Bombay HC says blowouts are not force majeure, insurer must relieve Rs 1.2 crore | News from Mumbai

MUMBAI: A blowout is not an act of God but an act of human negligence, the Bombay High Court said, refusing to relieve an insurance company from paying compensation to the family of a man killed after the car in which he was sitting, having fallen over after a tire blowout.
Judge SG Dige issued an order for an appeal by New India Assurance Co Ltd against the 7 June 2016 judgment of the Motor Accident Claims Tribunal, Pune, ordering nearly Rs 1.25 crore with 9% interest to Makarand Patwardhan’s family to pay. On October 25, 2010, Patwardhan (38) traveled with two colleagues from Pune to Mumbai for an event. The colleague who owned the car was knowingly and recklessly speeding when the rear wheel broke and the car fell into a deep ditch, killing Patwardhan instantly.
The Bombay High Court has dismissed the lawsuit brought by New India Assurance Co Ltd to pay compensation to the family of one Makarand Patwardhan, who was killed when the car he was in overturned after a tire blowout. As an assistant manager of a private company, Patwardhan was earning nearly Rs 69,000 at the time of his death. He was the only breadwinner in the family and was survived by a wife (34), daughter (7), father (70) and mother (65).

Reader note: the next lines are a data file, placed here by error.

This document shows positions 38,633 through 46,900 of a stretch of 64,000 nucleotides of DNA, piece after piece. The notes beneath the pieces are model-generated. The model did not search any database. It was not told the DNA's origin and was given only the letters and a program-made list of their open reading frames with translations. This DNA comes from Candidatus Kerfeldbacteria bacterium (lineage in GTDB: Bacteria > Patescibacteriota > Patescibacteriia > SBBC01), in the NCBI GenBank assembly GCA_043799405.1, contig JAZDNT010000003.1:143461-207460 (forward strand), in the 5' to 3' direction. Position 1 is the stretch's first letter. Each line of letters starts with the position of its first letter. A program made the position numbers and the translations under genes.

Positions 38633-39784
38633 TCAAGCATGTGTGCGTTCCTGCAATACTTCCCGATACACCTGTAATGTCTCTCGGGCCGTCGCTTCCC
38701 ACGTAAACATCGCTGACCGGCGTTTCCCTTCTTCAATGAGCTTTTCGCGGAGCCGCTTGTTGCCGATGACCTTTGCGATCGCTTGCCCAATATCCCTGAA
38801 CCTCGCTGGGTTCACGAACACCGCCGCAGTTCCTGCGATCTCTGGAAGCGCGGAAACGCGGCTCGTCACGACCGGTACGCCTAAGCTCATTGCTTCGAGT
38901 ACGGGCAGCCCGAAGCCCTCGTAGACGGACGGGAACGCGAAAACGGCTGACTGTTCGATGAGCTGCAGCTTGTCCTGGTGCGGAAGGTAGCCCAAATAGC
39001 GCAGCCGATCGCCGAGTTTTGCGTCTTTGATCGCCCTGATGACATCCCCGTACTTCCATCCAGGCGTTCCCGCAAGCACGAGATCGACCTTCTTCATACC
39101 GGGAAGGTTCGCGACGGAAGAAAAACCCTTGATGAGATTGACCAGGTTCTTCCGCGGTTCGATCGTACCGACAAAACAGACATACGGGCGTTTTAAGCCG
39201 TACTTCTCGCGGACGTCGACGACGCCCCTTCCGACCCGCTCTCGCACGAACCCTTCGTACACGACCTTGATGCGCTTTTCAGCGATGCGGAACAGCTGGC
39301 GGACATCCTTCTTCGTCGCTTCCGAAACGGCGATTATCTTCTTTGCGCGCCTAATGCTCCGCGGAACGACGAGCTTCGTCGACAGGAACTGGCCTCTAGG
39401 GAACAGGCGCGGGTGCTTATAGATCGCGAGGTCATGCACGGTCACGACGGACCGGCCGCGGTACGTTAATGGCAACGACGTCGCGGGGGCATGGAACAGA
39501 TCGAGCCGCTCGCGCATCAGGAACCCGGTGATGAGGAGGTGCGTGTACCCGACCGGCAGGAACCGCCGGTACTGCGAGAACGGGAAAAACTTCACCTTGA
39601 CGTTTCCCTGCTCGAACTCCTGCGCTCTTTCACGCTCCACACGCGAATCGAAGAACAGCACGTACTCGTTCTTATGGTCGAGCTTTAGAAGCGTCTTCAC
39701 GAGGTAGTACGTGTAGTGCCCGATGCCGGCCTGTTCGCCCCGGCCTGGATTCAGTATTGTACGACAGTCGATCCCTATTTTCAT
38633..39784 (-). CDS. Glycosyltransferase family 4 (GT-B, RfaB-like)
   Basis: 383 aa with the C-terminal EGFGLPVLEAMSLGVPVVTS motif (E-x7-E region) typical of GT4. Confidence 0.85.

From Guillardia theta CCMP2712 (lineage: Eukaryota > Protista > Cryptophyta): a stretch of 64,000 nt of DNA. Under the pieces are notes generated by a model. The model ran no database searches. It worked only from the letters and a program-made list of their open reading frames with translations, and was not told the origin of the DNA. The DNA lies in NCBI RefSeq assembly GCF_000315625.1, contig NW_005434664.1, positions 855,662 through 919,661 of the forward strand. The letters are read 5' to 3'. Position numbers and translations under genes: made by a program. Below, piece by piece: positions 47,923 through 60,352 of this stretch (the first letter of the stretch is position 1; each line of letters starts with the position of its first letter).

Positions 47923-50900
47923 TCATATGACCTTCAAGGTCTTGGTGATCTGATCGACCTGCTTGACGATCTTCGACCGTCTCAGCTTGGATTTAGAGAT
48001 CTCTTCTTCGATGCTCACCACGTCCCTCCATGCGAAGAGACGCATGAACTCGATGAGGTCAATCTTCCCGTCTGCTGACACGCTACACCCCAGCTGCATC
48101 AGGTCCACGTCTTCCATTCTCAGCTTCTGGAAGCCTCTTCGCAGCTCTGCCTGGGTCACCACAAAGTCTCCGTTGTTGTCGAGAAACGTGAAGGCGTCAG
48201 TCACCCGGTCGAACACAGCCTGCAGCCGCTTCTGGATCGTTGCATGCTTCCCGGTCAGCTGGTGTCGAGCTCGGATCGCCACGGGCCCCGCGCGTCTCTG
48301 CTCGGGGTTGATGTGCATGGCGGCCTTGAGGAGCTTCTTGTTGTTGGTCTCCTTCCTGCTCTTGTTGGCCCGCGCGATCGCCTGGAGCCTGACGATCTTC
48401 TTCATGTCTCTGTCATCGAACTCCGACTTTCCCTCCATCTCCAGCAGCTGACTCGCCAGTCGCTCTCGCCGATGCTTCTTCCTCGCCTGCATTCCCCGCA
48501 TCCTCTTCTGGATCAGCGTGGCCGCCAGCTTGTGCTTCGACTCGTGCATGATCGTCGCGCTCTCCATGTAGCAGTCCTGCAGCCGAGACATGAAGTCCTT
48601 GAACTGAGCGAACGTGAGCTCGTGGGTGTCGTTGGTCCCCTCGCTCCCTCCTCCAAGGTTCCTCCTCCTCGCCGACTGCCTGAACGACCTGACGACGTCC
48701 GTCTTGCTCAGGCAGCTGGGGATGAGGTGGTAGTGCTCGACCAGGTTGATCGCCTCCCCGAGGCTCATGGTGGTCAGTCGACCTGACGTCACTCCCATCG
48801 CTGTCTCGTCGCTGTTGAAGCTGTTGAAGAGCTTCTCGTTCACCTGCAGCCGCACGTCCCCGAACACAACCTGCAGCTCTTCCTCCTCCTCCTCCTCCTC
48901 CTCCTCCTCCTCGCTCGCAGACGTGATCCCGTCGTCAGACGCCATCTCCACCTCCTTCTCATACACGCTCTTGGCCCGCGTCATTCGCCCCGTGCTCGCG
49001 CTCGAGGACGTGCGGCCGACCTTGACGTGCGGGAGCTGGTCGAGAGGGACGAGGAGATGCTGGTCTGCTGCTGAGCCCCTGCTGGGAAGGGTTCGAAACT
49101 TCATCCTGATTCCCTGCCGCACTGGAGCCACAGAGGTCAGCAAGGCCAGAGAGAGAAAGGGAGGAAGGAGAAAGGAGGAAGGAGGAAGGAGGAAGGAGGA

Before the HC, the insurer said that the court had awarded exorbitant and excessive compensation. A burst tire was force majeure and not negligence on the part of the driver. But Justice Dige noted in its Feb. 17 order that the dictionary meaning of “act of God” is “an instance of uncontrollable forces of nature at work.” “It refers to a severe, unforeseen natural event for which no human being is responsible. The bursting of a tire cannot be described as force majeure. It’s an act of human negligence,” he said.
Justice Dige said that there are various reasons for tire blowouts, such as: B. high speed, too little, too much or used tires and temperature. “The driver or owner of the vehicle must check the condition of the tire before driving. A tire burst cannot be described as a natural event. It’s human negligence,” he reiterated.
Attorney Rohan Mahadik for Patwardhan’s family argued that the court considered all aspects in awarding compensation and that its judgment and order were valid and lawful. He said no witness was interviewed to prove the insurance company’s defense.
Judge Dige added, “It is significant that the complainant failed to examine the driver of the offending car to prove the cause of the tire blowout to exempt the complainant/insurance company from paying compensation.” Justice Dige found no merit in the insurer’s claim that Patwardhan’s income was considered higher, noting that his employer’s HR manager was investigated during the trial.

READ :  Florida-based Frontline withdraws from Demotech but sees BBB+ from KBRA